TORONTO, May 2, 2018 /CNW/ – A growing number of faculty councils and student associations at York University have passed “non-confidence” votes in the senior administration over its handling of a strike by contract faculty and teaching assistants. Now in its ninth week, the strike has reached an impasse because the administration has refused to return to the bargaining table.
Since last week, non-confidence votes have passed at council meetings at Glendon College, the Faculty of Education, the Faculty of Environmental Studies, the Faculty of Liberal Arts & Professional Studies (LAPS), the York University Graduate Students’ Association (YUGSA), and a number of departments and student associations. Almost half of York’s 1,500 full-time faculty teach in LAPS, and YUGSA represents York’s 6,000 graduate students.
“In all my time at York, I have never seen so much public opposition to the administration”
“In all my time at York, I have never seen so much public opposition to the administration,” says Richard Wellen, president of the York University Faculty Association (YUFA). “Without a doubt, these votes reflect a growing sense of frustration with York’s approach to labour relations during the current strike.”
These non-confidence votes name York University President Rhonda Lenton and Board of Governors Chair Rick Waugh, and have attracted the attention of faculty and students throughout the post-secondary sector.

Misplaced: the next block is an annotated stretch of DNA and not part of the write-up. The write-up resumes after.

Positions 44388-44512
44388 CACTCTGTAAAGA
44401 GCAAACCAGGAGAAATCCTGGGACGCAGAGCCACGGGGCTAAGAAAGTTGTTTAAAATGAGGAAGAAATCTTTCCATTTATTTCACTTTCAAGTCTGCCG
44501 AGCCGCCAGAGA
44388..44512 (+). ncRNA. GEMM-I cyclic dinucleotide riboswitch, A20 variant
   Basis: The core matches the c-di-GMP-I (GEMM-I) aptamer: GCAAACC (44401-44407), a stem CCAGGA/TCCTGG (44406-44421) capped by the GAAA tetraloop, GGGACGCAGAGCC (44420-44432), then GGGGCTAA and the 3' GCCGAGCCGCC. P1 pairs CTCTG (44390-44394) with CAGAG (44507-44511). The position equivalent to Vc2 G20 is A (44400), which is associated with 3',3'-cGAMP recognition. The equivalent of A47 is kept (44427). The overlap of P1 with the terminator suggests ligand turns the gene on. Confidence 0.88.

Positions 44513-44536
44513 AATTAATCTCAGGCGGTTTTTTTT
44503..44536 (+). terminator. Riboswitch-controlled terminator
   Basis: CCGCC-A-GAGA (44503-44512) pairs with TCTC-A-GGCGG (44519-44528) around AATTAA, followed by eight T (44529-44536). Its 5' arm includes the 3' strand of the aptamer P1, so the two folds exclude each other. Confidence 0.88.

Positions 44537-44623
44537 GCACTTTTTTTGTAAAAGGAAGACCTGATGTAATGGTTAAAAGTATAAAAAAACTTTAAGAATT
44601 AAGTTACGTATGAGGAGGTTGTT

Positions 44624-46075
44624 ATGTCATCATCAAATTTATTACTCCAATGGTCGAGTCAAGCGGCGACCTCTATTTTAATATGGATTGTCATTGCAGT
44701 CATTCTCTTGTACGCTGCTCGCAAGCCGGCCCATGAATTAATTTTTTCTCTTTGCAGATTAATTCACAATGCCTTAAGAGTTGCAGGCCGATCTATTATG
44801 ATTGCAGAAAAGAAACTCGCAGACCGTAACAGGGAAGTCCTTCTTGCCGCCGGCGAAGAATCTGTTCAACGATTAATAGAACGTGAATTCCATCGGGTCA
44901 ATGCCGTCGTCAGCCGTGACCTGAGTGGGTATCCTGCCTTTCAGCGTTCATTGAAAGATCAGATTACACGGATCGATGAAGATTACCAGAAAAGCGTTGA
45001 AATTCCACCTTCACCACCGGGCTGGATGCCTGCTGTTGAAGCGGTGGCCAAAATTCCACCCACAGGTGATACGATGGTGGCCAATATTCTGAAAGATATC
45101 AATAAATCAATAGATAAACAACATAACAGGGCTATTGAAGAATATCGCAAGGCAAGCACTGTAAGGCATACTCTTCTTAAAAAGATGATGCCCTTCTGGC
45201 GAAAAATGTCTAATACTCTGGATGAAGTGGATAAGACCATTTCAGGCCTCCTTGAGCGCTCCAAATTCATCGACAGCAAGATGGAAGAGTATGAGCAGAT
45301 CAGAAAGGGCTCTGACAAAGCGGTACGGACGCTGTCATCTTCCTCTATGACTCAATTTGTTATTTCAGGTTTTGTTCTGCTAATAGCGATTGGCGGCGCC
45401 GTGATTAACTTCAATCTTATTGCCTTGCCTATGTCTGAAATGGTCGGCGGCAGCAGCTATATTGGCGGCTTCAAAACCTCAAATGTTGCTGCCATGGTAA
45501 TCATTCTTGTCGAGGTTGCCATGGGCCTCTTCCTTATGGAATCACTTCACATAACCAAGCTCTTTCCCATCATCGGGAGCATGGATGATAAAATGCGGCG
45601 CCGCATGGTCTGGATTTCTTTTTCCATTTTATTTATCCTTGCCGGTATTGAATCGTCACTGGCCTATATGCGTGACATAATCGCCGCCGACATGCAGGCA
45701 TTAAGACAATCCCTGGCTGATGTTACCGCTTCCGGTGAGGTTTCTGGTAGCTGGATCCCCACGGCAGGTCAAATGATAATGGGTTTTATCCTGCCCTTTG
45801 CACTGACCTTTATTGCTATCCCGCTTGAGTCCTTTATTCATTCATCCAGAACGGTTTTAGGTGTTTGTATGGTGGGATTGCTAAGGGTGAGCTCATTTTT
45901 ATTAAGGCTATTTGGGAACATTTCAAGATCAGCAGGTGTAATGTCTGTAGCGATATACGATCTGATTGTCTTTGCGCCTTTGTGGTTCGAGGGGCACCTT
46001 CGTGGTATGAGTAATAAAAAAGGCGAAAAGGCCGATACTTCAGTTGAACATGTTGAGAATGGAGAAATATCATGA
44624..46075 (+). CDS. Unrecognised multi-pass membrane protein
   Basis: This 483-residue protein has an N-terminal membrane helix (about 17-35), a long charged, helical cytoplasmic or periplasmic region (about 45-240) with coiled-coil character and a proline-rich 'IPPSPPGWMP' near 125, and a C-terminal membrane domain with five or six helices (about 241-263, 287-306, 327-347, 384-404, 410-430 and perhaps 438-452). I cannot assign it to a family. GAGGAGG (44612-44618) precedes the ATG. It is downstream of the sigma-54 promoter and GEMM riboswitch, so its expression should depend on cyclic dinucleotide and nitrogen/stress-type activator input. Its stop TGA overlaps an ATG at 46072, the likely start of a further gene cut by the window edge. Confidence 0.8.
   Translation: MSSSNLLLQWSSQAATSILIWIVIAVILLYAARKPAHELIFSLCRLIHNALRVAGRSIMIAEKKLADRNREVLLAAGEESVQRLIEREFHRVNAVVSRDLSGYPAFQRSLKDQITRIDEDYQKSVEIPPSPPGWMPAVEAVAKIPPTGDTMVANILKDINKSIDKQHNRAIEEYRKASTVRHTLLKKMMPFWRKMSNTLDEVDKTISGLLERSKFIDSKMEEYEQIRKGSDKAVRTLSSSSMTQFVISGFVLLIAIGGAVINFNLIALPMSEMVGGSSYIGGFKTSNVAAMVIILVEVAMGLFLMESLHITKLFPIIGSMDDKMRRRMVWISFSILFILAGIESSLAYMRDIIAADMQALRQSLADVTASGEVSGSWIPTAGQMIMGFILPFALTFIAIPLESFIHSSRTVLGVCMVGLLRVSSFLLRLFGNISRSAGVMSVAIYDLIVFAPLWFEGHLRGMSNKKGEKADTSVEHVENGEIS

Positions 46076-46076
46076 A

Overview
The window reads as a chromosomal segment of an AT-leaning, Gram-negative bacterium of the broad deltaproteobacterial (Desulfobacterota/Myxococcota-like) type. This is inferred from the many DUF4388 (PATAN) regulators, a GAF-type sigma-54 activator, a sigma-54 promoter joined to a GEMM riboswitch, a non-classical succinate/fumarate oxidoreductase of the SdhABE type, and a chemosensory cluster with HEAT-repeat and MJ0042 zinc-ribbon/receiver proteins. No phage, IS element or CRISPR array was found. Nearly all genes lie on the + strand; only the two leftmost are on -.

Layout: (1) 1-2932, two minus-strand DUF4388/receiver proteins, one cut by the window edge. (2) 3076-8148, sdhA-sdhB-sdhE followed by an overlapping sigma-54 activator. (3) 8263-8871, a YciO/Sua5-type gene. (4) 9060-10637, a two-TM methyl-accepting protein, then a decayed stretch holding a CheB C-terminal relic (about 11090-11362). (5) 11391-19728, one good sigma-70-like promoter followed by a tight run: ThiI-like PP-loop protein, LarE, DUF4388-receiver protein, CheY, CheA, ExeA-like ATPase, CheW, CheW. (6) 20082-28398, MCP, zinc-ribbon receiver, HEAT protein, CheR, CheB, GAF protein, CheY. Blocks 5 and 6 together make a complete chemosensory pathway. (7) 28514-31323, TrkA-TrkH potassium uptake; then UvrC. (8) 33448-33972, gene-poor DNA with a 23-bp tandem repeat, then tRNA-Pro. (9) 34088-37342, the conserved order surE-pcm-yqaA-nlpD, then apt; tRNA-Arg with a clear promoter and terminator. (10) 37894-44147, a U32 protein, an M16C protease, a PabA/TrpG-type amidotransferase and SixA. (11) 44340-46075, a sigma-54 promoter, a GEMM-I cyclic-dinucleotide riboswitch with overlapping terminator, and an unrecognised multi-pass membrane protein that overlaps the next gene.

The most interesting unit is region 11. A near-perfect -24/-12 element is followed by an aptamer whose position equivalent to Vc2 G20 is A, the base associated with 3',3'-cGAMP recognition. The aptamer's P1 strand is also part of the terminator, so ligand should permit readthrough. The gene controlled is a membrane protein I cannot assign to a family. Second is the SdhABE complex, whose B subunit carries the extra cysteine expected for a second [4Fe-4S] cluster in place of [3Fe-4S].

At its national council meeting on April 29, the Canadian Association of University Teachers (CAUT) unanimously passed a motion to condemn “the actions and policies of the York University Board of Governors and Senior Administration in their attempts to broaden the Board’s jurisdiction in ways that undermine and limit the legitimate authority of Senate over the academic affairs of the University.”
CAUT expressed its alarm in a public letter to President Lenton and Chair Waugh.
“Collegial governance is a core value of universities and colleges,” says David Robinson, Executive Director of CAUT. “If our institutions are to fill their public responsibilities for the preservation, transmission, and creation of knowledge, academic bodies must play the decisive role in setting academic policy.”
As the strike approaches its tenth week, the University has yet to clarify whether it will cancel any of the summer semesters or return to the bargaining table.
“We’ve been saying all along that a fair deal could end this strike”
“We’ve been saying all along that a fair deal could end this strike,” says Wellen. “We sincerely hope the admin will soon come to the same conclusion, and negotiate a settlement as soon as possible.”
The York University Faculty Association is the professional association and certified bargaining agent for approximately 1,500 faculty, librarians and archivists, and post-doctoral visitors at York University.
This post originally appeared as a media release on Canada News Wire.